Lens is the photojournalism blog of The New York Times, presenting the finest and most interesting visual and multimedia reporting — photographs, videos and slide shows. A showcase for Times photographers, it also seeks to highlight the best work of other newspapers, magazines and news and picture agencies; in print, in books, in galleries, in museums and on the Web. In October 2009, they published photographs of aborted children, a first for a major internationally recognized newspaper.
Read the report and see the photos here...
Some viewers may object to the inclusion of the gruesome pictures that follow. The theme of this section is the true nature of abortion. If these pictures help us understand what this is, and to respond accordingly, then they will have served their purpose. If it is painful to look at them, then we will have participated, in a small way, in the pain that an abortion is. If we find them sickening, if we are outraged, this is because abortion is truly sickening, a terrible outrage, a horror. These pictures are presented so that we may face the reality of what an abortion is, what it does to the child.
What is gruesome is not each picture, but the reality it conveys: abortion itself is gruesome and horrifying.
Many people support the right of a woman to choose abortion without realizing what this really means. The pictures tell us. Many people are indifferent to abortion. Others are opposed but not outraged. If these pictures shake our complacency, they will have served a good purpose.
Why do we even publish such ugly pictures? For the same reason that people publish pictures of Nazi concentration camps. For the same reason that television stations used to broadcast pictures of napalm victims in Vietnam. Because these pictures are accurate depictions of what is going on 50 million times a year across the world. Because they are the evidence that a child did exist, a child who was brutally murdered and violated.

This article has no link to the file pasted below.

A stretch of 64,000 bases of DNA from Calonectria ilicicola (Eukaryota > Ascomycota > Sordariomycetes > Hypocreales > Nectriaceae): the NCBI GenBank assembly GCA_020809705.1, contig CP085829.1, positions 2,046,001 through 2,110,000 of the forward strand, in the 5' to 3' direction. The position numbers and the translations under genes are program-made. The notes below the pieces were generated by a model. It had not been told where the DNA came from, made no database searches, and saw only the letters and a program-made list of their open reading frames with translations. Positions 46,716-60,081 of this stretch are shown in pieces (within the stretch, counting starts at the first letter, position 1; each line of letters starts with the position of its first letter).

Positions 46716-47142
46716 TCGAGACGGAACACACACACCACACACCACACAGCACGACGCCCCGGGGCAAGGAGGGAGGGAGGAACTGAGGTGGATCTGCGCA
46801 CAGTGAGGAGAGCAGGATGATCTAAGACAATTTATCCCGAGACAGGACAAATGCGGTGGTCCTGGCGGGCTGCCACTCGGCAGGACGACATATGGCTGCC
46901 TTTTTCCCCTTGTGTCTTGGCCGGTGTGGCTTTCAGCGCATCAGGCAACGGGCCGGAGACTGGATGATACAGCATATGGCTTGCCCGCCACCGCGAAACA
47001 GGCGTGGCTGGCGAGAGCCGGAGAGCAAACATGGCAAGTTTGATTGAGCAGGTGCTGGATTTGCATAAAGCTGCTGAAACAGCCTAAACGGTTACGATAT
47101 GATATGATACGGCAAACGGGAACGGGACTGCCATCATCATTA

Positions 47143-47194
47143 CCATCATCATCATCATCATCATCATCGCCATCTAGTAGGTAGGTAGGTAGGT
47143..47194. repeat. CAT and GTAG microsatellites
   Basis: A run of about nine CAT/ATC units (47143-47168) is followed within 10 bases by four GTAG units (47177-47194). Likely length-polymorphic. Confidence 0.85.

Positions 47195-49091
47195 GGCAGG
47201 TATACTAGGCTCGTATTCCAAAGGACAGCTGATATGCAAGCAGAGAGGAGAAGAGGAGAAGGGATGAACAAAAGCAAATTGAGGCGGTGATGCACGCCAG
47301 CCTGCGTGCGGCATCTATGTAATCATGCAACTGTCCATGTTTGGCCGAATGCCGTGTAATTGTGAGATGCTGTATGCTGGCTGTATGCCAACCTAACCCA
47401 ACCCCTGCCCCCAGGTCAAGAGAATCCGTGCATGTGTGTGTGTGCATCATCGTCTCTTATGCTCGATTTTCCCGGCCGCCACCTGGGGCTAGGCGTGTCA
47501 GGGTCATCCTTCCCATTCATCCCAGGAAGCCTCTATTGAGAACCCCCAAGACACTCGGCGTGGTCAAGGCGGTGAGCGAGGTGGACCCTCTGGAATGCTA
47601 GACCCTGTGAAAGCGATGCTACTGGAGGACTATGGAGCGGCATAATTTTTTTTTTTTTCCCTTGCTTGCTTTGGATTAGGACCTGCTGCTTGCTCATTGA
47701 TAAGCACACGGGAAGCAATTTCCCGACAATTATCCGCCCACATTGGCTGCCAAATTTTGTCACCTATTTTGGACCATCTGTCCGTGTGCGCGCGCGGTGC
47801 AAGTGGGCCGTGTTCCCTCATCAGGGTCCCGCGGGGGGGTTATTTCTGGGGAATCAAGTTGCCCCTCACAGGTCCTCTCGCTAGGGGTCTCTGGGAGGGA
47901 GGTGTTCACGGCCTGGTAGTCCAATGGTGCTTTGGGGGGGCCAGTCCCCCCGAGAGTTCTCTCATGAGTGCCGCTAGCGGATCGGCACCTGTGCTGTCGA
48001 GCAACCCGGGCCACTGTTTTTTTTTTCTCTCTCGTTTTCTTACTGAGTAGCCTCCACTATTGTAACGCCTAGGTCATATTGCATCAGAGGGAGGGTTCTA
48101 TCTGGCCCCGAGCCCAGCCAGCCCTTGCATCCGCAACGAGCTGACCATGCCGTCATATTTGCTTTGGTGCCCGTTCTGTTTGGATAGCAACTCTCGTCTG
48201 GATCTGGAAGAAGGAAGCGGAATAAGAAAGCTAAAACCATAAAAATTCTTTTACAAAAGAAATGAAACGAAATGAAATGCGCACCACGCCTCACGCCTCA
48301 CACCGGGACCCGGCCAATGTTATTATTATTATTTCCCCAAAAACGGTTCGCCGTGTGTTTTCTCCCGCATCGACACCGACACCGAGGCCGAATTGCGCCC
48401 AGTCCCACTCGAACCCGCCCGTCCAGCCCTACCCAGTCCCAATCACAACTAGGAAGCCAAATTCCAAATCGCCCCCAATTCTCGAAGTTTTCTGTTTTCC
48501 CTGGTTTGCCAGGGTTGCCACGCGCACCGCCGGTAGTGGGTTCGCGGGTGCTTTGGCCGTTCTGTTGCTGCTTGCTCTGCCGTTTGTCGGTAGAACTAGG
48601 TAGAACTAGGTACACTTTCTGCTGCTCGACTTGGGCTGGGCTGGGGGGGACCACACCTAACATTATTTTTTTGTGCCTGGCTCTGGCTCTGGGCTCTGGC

Part of the message of these pictures is this: before you decide your position on abortion, know what abortion does! If you decide to support the pro-choice position, you should know that this is what you are in favour of allowing women to choose, and doctors to execute.
Even if abortion were neat and clean, quick and painless, it would still be a horror, for any killing of an innocent human being is a horror. The ghastly methods depicted in these pictures add to the horror; and contemplating the results of abortion helps us to grasp the horror of any abortion.
Evidence indicates that in many cases women are the second victims of abortion. In one sense they choose, but in a deeper and more significant sense, they succumb, because they see no realistic alternative. They feel coerced, their situation presents itself to them as leaving no other choice, they experience an absence of choice. Women can be victims of abortion in other ways. For example, the horror they experience when they realize what it means to have had their own child killed.
Philosopher Peter Kreeft comments on the use of photographs
The Canadian Centre for Bioethical Reform released a video, in which famed Catholic philosopher and author Peter Kreeft says it would be "wonderful" if one hundred bishops were arrested for marching with graphic images of aborted babies. Recently, some Canadian bishops decided to withdraw from pro-life events after the organizers couldn't guarantee that there would be no graphic images of abortion.
"What is wrong with exposing people to the truth?" Kreeft proposed. "Suppose you were allowed to show the horrors in Auschwitz to the average German citizen. It might have toppled Hitler earlier. If something horrible is happening, covering it up is more horrible."
Kreeft said that the images are "probably going to be illegal. You'll probably be thrown in jail."
He then recounted a story about a pro-life activist who picketed with a graphic image as President Bill Clinton entered the 1992 Democratic Convention in New York, and was arrested despite being well outside the 10-foot limit.
"None of the TV cameras filmed that incident. Well, if a hundred people did that, the TV cameras would have to film it," he said. "If a hundred bishops marched with those pictures and got thrown in jail, the newspapers would have to headline '100 bishops thrown in jail'."
"That would be wonderful," he continued. "Not because I hate bishops, because I love them."